Preparing for a new home

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The upcoming Clinical Sciences Building will be home to LKCMedicine’s new Anatomy & Pathology Resource Centre. Taking pride of place in the new centre will be the 179 donated specimens from Imperial College London’s Pathology Museum. The specimens cover a wide range of conditions – from normal anatomy to pathological anatomy specimens, such as Tetralogy of Fallot, a congenital heart defect. But before they are ready for display, the Laboratory team, with the help of two museum experts Joy Mathew (right) and Kiran Bangera (second left) from Yenepoya University, India, re-homed them into brand new museum-grade glass jars, known as pots. The LKCMedicine spent a morning watching the team at work.

 

Step 1
The securely wrapped pot is carefully unwrapped and opened. The specimen is retrieved and rinsed in water. To remove persistent stains, it is soaked in hydrogen peroxide for a few minutes.

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Step 2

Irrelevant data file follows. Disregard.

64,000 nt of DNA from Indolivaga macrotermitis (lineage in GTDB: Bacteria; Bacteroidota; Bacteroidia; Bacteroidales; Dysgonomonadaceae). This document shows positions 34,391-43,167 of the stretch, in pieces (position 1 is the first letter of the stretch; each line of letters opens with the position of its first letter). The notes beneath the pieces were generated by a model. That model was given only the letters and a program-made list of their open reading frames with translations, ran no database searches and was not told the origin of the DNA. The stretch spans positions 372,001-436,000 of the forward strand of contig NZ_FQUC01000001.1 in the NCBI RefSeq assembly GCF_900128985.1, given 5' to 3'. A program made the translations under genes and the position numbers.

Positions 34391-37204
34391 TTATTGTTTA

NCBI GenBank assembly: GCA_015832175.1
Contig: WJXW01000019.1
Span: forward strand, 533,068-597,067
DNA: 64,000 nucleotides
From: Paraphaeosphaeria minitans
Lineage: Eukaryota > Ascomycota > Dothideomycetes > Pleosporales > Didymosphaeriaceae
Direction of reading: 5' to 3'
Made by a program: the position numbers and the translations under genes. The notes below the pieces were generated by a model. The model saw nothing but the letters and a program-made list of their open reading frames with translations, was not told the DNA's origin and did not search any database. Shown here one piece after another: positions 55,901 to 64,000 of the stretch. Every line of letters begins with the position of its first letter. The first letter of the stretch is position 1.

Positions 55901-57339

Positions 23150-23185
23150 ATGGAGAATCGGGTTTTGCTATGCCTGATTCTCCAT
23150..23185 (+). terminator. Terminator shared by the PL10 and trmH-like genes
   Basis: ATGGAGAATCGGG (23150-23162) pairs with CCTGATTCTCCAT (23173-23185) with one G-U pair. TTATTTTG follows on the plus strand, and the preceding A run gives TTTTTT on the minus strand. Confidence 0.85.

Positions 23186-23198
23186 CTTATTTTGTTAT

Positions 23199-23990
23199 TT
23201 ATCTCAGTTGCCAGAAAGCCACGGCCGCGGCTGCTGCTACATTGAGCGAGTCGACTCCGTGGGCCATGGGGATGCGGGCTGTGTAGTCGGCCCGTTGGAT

The new acrylic mounting plate for the specimen is cut to size. The specimen is carefully removed from the old plate, which is then used as a guide to drill holes in the new one.

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Step 3
Using clear nylon fishing line, the specimen is carefully secured to the acrylic plate. For thin or fragile tissues, an IV catheter needle is used to minimise damage to the tissue. For thick or tough tissues, standard surgical suturing needles are used.

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 Step 4
The specimen is rinsed again with water, while the new pot is filled with a preserving glycerine solution for long-term display. The specimen is then gently lowered into the pot and any bubbles are brushed away.

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 Step 5
The pot is topped up with preservation fluid. The sintered lip of the lid is moistened with water to create an air-tight seal. The specimen joins the other re-potted specimens awaiting their final journey to the Clinical Sciences Building later this year.

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  About the collection

For sidebar -  heart (small).jpgTotal number of specimens: 179

Largest pot: Ø20 x H40 cm, requiring 10-15l of preservation medium

Smallest pot: Ø8 x H6 cm, requiring around 300ml of preservation medium

Oldest specimen: 81 years old

Youngest specimen: 56 years old

Most unusual specimen: Transposition of the great vessels, with the aorta originating from the right ventricle and pulmonary trunk from the left ventricle (left)